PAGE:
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I only known a surjection from Cantor to $[0,1]$, but this thing only means that Cantor is equipotent whit [0,1] when AC is true.

What if ¬AC?

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The Cantor is equipotent with $[0,1]$ with or without AC. –  Brian M. Scott Feb 6 '13 at 5:57
    
Then, there is an injection from $[0,1]$ to cantor? –  Gastón Burrull Feb 6 '13 at 6:03
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Yes. $\:\hspace{0 in}$ –  Ricky Demer Feb 6 '13 at 6:06
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Yes, there is, though that’s not the easiest way to show it. –  Brian M. Scott Feb 6 '13 at 6:06
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2 Answers 2

up vote 3 down vote accepted

Using continued fractions one can easily construct a bijection between the irrationals in $(0,1)$ and $\left(\Bbb Z^+\right)^{\Bbb Z^+}$, and there is an obvious bijection between that and $\omega^\omega$. Thus, there is a bijection between $[0,1]$ and $\omega^\omega\cup([0,1]\cap\Bbb Q)$. $[0,1]\cap\Bbb Q$ is countably infinite, so there is a bijection between $[0,1]$ and $\omega^\omega\cup\omega$. It’s a very easy application of the Schröder-Bernstein theorem to show that there is a bijection between $\omega^\omega\cup\omega$ and $\omega^\omega$, so we now have a bijection between $[0,1]$ and $\omega^\omega$.

It’s almost trivial that there is a bijection between the Cantor set and $\{0,1\}^\omega$, so to finish we need only show that there is a bijection between $\{0,1\}^\omega$ and $\omega^\omega$. This is another easy application of the Schröder-Bernstein theorem. Clearly there’s an injection from $\{0,1\}^\omega$ to $\omega^\omega$. For the other direction, there’s a bijection between $\{0,1\}^\omega$ and $\left(\{0,1\}^\omega\right)^\omega$, and there’s an injection of $\omega$ into $\{0,1\}^\omega$, so there’s an injection of $\omega^\omega$ into $\left(\{0,1\}^\omega\right)^\omega$ and hence into $\{0,1\}^\omega$.

(This is simply the first argument that occurred to me that was easy to write down; there may well be a shorter one, depending on what you already know.)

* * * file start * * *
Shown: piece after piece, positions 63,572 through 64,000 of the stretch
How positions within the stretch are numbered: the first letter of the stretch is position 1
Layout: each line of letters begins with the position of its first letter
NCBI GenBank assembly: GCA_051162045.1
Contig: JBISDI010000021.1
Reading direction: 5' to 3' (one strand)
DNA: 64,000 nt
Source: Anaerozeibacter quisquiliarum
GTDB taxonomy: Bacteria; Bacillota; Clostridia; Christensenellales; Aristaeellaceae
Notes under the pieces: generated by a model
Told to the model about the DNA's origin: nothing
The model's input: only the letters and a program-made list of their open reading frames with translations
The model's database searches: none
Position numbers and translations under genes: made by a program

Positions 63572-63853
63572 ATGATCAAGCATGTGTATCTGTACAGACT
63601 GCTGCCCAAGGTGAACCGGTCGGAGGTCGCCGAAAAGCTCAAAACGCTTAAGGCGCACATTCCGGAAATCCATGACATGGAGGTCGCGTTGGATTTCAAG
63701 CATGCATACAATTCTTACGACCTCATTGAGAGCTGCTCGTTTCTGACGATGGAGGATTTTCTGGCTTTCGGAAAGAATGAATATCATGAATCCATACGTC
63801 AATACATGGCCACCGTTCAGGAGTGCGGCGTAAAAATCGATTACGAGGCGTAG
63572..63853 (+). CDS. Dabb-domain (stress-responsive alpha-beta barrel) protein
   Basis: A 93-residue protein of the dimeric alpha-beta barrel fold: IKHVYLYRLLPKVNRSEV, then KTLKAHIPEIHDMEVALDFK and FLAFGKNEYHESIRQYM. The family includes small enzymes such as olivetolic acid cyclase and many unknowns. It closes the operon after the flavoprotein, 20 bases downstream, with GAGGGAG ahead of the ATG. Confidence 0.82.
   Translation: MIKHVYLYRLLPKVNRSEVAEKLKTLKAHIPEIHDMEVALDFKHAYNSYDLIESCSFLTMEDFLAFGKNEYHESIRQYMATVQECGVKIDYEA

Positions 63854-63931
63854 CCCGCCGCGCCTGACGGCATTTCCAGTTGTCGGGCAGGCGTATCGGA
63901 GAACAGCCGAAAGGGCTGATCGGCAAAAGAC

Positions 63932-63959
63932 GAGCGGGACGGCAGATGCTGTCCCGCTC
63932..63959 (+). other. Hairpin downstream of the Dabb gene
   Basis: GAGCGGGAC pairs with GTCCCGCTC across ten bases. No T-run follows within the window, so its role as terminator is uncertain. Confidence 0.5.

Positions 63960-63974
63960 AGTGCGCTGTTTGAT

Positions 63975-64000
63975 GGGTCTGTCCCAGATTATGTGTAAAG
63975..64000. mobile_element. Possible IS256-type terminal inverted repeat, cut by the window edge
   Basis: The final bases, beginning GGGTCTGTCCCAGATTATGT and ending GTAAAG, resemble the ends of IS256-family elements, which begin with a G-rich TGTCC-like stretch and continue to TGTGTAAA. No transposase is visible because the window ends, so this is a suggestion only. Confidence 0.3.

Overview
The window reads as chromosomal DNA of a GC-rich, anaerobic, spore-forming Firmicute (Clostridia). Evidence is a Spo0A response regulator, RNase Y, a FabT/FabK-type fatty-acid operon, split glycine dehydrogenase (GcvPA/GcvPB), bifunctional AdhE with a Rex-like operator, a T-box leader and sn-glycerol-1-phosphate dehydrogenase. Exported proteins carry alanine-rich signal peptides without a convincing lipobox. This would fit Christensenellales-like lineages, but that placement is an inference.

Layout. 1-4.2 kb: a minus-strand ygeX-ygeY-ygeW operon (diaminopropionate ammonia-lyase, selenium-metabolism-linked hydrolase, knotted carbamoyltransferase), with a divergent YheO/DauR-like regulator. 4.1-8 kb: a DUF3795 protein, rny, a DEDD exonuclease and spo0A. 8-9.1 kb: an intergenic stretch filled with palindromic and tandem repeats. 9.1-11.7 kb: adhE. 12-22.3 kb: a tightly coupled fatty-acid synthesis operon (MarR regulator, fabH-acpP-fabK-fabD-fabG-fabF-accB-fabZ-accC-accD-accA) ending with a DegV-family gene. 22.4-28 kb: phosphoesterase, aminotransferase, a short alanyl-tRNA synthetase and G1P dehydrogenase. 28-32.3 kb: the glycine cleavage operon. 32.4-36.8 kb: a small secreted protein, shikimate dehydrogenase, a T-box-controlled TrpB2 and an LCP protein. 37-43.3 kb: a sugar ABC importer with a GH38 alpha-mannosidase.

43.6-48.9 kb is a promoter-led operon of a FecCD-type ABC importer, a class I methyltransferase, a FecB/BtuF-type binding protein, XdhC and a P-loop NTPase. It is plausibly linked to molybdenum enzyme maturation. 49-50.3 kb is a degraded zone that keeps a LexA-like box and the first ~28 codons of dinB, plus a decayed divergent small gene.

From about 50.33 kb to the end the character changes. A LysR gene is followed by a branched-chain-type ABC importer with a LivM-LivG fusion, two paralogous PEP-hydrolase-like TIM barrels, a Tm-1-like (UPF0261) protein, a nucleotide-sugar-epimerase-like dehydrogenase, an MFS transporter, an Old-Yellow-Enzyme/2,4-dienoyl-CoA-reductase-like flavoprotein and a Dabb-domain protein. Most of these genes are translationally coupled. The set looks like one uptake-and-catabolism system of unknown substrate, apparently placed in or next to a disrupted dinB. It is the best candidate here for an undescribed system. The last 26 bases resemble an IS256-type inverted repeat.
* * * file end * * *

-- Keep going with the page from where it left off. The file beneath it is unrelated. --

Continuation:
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One could use Berenstein-Schroeder, using the Cantor function (en.wikipedia.org/wiki/Cantor_function) to check that $[0,1]$ injects into the Cantor set $C$ (map $x$ to the first $y$ in $C$ whose image is $x$). –  Andres Caicedo Feb 6 '13 at 6:37
    
Ty! so clear Brian!!! –  Gastón Burrull Feb 6 '13 at 6:46
    
@Gastón: You’re welcome $-$ and thank you! –  Brian M. Scott Feb 6 '13 at 6:47
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Indeed proving that is a surjection from $A$ onto $B$ does not imply that $|B|\leq|A|$ without the axiom of choice, even if we assume $A\subseteq B$.

Let us denote the Cantor set as $\newcommand{\Cn}{\mathcal C}\Cn$. We know that $\Cn\subseteq[0,1]\subseteq\Bbb R$, therefore $|\Cn|\leq|\Bbb R|$.

Recall that $x\in\Cn$ then there exists a unique binary $\omega$-sequence $\langle x_n\mid n\in\omega\rangle$ such that $$x=2\sum_{n=0}^\infty\frac{x_n}{3^{n+1}}.$$ Therefore the map $x\mapsto\langle x_n\mid n\in\omega\rangle$ is a bijection from $\Cn$ to $2^\omega$, and therefore $|\Cn|=2^{\aleph_0}$.

Lastly, fix an enumeration of the rationals $\{q_n\mid n\in\omega\}$ and by using Dedekind cuts we know that $r\mapsto\{n\in\omega\mid q_n<r\}$ is an injection from $\mathbb R$ into $\mathcal P(\omega)$ and therefore we have:

$$|2^\omega|=|\Cn|\leq|\mathbb R|\leq|\mathcal P(\omega)|=|2^\omega|=2^{\aleph_0}$$

Using the Cantor-Bernstein theorem whose proof requires no choice whatsoever, we conclude the wanted equality.

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